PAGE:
Trump exploits Orlando tragedy to smear Muslims, Obama
WASHINGTON – How long will it be before American Muslims are forced to wear yellow badges with the star and crescent?
Donald Trump, the man Republicans will nominate to be president, has already said that, in addition to banning Muslim immigration, he would also look at closing mosques and forcing Muslims already in the country to register with the authorities.
And now, exploiting the massacre in Orlando, Trump is claiming "thousands" of American Muslims, protected and hidden by their coreligionists, are prepared to commit even greater carnage because of their hatred for the country in which they live.
"You have many, many, many people, right now living in the United States who are worse than him, who are more hateful than him," Trump said on Fox News last week. Trump determined that "you have thousands of shooters like this, with the same mentality out there in this country."
The presumptive nominee, speculating that the trouble could be "in their religion," said "you have many, many people, thousands of people, already in our country that are sick with hate. And people that are around them, Muslims, know who they are, largely."
If that were too subtle, Roger Stone, Trump's confidant and informal adviser, said on Sirius XM that Huma Abedin, a Muslim who is a top Hillary Clinton adviser, could be a Saudi spy or a "terrorist agent."
Trump also floated, again, the notion that President Obama is in cahoots with the terrorist enemy — thus accusing the commander in chief of the capital crime of treason. Trump said Obama "should immediately resign in disgrace" if he refuses to use the phrase "radical Islamic terrorism." Obama, like George W. Bush before him, avoids words that needlessly inspire further radicalization. But Trump saw a conspiracy, telling Fox that Obama perhaps "gets it better than anybody understands" and "has something else in mind. ... There's something going on. It's inconceivable."
Pressed on NBC about this inconceivable "something," Trump said that "there are many people that think maybe he doesn't want to get it."
Trump has floated versions of Obama-as-Muslim-traitor conspiracy theories for years. Last year, he said of Obama's decision to allow Syrian refugees into the United States: "A lot of people think it's evil intentions." At another point Trump said Obama was "emphatic on not solving the problem" with terrorism because "there's something we don't know about."
Before that, of course, was his questioning of Obama's birth: "He doesn't have a birth certificate or, if he does, there's something on that certificate that is very bad for him. Now somebody told me ... that where it says 'religion' it might have 'Muslim.'"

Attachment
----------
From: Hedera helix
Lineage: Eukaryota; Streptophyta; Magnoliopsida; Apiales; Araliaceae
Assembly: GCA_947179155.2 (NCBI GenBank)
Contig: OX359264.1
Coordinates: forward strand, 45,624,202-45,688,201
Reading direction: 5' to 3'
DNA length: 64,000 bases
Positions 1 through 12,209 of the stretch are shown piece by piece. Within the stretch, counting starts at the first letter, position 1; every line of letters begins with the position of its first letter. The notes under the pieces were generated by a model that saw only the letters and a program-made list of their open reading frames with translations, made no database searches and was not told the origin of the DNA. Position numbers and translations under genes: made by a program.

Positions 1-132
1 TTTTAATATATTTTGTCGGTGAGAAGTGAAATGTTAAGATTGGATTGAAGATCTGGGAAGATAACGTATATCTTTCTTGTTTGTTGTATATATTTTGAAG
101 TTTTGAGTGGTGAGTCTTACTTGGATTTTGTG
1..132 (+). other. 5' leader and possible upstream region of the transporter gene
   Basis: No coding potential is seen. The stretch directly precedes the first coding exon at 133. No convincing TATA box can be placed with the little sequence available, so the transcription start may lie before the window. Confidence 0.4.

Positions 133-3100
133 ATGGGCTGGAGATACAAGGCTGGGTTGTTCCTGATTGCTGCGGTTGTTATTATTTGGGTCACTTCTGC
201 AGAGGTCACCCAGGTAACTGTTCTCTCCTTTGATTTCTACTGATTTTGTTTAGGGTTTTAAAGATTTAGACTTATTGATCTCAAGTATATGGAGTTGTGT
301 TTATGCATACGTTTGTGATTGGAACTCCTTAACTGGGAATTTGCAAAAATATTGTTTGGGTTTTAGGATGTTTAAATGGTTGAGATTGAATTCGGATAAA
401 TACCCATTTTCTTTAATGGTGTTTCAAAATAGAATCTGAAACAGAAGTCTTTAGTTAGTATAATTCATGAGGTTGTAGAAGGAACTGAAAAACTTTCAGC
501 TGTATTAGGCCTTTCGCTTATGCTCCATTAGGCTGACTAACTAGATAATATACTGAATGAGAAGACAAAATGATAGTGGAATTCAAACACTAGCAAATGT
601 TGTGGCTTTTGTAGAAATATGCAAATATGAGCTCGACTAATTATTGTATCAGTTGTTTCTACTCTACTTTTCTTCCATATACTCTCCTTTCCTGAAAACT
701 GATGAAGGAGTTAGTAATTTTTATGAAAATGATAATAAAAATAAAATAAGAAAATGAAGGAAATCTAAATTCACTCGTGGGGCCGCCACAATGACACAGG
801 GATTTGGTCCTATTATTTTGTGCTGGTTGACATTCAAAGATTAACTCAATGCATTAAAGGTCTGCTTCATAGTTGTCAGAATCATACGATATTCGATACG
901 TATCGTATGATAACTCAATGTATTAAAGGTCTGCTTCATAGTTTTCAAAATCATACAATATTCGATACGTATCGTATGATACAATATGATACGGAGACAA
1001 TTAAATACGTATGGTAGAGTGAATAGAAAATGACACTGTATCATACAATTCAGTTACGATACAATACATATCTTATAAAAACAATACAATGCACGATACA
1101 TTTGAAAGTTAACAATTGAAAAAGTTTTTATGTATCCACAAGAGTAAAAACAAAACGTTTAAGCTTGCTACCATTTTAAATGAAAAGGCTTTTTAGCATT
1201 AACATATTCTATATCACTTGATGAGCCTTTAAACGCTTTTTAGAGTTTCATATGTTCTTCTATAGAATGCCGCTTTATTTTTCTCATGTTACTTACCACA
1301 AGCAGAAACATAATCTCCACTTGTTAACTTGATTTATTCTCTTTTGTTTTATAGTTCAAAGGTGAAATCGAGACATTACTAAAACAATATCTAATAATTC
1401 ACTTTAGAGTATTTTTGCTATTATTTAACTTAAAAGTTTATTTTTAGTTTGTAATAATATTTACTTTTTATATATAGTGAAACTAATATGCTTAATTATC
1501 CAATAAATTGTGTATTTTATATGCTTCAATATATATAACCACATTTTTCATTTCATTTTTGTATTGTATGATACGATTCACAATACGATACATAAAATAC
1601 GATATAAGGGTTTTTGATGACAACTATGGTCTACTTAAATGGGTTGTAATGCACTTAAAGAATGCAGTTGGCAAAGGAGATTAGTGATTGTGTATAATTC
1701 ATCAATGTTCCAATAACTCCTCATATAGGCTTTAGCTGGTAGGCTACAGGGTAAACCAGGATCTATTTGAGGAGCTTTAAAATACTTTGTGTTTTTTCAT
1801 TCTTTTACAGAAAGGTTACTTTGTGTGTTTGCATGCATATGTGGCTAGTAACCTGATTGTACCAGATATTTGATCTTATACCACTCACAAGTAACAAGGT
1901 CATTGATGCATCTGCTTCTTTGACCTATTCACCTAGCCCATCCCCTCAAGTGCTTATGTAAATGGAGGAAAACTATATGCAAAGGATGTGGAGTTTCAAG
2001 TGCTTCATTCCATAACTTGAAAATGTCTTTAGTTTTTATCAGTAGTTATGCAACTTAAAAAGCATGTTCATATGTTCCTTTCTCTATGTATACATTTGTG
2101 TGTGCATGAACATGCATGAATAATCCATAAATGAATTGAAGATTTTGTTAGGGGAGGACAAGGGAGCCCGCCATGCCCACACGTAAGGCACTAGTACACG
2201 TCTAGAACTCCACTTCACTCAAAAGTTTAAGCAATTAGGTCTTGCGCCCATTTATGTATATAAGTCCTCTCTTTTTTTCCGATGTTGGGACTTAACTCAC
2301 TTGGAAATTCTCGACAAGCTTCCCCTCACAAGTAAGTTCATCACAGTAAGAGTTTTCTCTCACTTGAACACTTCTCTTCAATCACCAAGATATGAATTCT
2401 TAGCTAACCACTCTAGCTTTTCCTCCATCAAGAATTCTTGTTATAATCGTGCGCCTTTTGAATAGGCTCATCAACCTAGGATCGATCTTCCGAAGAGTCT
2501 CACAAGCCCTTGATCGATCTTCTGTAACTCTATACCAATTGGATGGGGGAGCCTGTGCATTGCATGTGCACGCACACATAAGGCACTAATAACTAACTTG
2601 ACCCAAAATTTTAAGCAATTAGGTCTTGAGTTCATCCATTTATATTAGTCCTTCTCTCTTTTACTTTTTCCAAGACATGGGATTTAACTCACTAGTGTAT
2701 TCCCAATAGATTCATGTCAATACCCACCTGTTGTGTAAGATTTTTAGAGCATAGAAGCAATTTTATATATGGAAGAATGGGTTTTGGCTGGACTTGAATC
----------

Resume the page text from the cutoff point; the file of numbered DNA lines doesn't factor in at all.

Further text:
The Orlando tragedy has allowed Trump to shift the conversation from his racist attacks on a federal judge of Mexican descent. But the shocking carnage in Orlando doesn't lend itself to simple politicization. The killer appeared to have mental problems and, while claiming allegiance to Islamic State, he was obviously motivated by anti-gay hatred. And Trump couldn't blame immigrants because the killer was American-born.
Still, Trump tried, saying in a prepared speech last week — using the teleprompter he once forswore — that "the only reason the killer was in America in the first place was because we allowed his family to come here" and that Muslim communities must "turn in the people who they know are bad — and they do know where they are."
As part of his conspiracy theory spinning on Fox, Trump declared that "ISIS took over our passport machines. They make passports now better than we do." (Actually, U.S. intelligence has warned that terrorists might be able to make authentic-looking passports with their own machines.)
Trump, as I've written, has spread dozens of conspiracy theories, many with racist overtones and often couched by saying he's merely repeating what "some" or "a lot" of people think — much as he denies culpability when he retweets the work of white supremacists.
Before the Orlando shooting, Mitt Romney told CNN's Wolf Blitzer that he worried about Trump's "trickle-down racism." Good phrase, though Trump is more accurately tapping underground racism and causing it to gush freely.
Trump, hours after the Orlando slaying, tweeted: "Appreciate the congrats for being right on radical Islamic terrorism."
He does deserve congratulations — for a new wave of radicalization. Trump's anti-Muslim hostility makes it easier for terrorists to recruit and to inspire disaffected young Muslims. Trump warned last week that the terrorism seen in Orlando "is going to get worse and worse" — and, thanks to him, that's probably true.
Dana Milbank is a columnist for The Washington Post.